I can understand that. I'm not sure its inertia so much as time and energy being consumed through this labor the kids call "adulting." I still regularly get and read new games, but I'm certainly NOT going to try and get my group to play them because they're all busier than I am with family, work, etc.
 

StanTheMan

Registered User
Validated User
I can understand that. I'm not sure its inertia so much as time and energy being consumed through this labor the kids call "adulting." I still regularly get and read new games, but I'm certainly NOT going to try and get my group to play them because they're all busier than I am with family, work, etc.
Yeah, getting to play is key. Also teaching it, and that's where I'm getting tired. Everytime I want to try a new system I realize I have to teach it, and gobs of sessions are eaten by that sort of hand-holding/explaining one does with a new system. Also, the inevitable changes made to characters because players didn't know the implications of certain character choices (that's happened for EVERY system we tried, including, or especially weirdly, in BitD).
 

Vincent Takeda

Chilllin in Rifts Denmark
Validated User
One follows the other I suppose. Crunchy systems have lots of fiddly bits to remember and if you want to be competent at them you have to remember them or be competent at looking them up quickly. This might require focusing narrowly on your particular favorite crunch heavy systems. Like csyphrett I made heroes unlimited my system of choice. The less systems you mess about with the better you're able to keep track of your own systems wonkinesses and the more time you can spend playing.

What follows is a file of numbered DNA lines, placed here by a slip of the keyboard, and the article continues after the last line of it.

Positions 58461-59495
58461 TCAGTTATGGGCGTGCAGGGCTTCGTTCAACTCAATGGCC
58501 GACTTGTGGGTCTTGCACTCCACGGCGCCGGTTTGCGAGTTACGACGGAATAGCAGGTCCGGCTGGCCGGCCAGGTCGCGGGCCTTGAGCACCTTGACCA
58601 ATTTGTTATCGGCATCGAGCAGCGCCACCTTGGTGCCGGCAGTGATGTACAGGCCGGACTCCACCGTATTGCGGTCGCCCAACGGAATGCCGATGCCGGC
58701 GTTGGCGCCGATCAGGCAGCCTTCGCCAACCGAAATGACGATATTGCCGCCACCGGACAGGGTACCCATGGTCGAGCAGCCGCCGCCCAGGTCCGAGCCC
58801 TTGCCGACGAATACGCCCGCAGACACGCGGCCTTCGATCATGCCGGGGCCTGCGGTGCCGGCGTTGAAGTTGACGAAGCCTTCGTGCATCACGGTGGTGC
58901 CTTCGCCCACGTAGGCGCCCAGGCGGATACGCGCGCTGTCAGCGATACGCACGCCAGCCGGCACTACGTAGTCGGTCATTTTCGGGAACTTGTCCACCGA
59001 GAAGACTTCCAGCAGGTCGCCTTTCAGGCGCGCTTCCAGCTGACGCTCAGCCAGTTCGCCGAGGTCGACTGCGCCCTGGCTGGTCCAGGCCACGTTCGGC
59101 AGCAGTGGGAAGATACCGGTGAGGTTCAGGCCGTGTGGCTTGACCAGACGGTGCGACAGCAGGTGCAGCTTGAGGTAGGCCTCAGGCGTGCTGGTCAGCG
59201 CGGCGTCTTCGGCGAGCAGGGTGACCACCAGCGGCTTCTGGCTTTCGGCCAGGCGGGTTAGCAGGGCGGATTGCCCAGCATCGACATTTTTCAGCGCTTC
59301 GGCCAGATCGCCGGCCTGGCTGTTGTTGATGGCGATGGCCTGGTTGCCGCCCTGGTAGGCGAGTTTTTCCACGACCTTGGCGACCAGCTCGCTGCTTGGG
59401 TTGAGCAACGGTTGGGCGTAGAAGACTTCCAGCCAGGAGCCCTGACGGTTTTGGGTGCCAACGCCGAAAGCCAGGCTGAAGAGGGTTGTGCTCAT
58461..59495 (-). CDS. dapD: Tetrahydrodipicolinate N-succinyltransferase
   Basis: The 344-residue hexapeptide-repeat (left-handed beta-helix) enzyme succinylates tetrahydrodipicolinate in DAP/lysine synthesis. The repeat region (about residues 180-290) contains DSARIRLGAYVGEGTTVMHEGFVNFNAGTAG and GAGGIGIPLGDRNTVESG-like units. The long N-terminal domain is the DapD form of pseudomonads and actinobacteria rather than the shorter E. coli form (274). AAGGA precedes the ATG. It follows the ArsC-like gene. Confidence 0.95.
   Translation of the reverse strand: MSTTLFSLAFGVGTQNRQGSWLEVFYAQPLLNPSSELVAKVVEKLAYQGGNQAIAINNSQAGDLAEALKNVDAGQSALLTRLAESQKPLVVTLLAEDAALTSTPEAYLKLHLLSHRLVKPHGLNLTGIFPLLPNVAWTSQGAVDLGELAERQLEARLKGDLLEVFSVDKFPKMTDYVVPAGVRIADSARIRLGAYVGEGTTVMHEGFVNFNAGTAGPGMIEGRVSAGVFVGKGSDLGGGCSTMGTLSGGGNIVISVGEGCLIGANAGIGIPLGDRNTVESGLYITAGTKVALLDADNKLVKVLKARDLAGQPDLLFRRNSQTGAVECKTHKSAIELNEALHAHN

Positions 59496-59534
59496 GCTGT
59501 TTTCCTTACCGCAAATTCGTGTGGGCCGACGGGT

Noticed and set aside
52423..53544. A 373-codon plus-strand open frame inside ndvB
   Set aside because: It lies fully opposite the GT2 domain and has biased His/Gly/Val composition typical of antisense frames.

I find that the only point to checking out other systems is to incorporate new cool mechanics into my main system to replace the bits that arent so good. Hence the name of one of my most recent characters.. Kitbash.
 

Chikahiro

Neo•Geo Fanboy
Validated User
I would argue that any system does better when players "buy in" - getting a copy of the rules, reading the rules, keeping up with their mechanics, etc. Simple or crunchy.

For example: I'm running a monthly game with two really smart people and Fate Accelerated, but they're uneasy on the rules and we make up a lot as we go. These two are WAY smarter than I am, and handle abstracts WAY better, plus I printed out the free rules for both of them. But they also have to take care of their daughter who is permanently and totally disabled (cannot do anything herself), so they can't really "buy in" between all their responsibilities and her needs.

Conversely, my main gaming group is highly bought into Iron Kingdoms RPG and HERO. At least half of us own all the IKRPG books, and all of us own at least one copy/edition of HERO plus books on our favorite topics. Generally speaking, most of us are competent in the system, and the two players that tend to have trouble are either NOT bought in financially or can't buy in with time.
 

Mega Negi

Registered User
Validated User
Champions/HERO since 1981. The simple reason why is because a well-designed game system functions as a language. One that has to communicate entirely abstract and imaginary things into concrete and explicit terms so everybody can understand what is happening in a world that doesn't exist.

Once you have clawed your way up the learning curve from simple comprehension to mastery of a language, you don't necessarily want to discard it for no reason. I don't want to have to learn a new language every time a new story is to be told.
 

StanTheMan

Registered User
Validated User
Conversely, my main gaming group is highly bought into Iron Kingdoms RPG and HERO. At least half of us own all the IKRPG books, and all of us own at least one copy/edition of HERO plus books on our favorite topics. Generally speaking, most of us are competent in the system, and the two players that tend to have trouble are either NOT bought in financially or can't buy in with time.
In a way I'm hoping by sticking to one system for a long while, I can catch the two people who can't/won't buy in with time. At least, if we do a year of this at the table, that several hours exposure to the rules. So...should be some absorption, right? Right?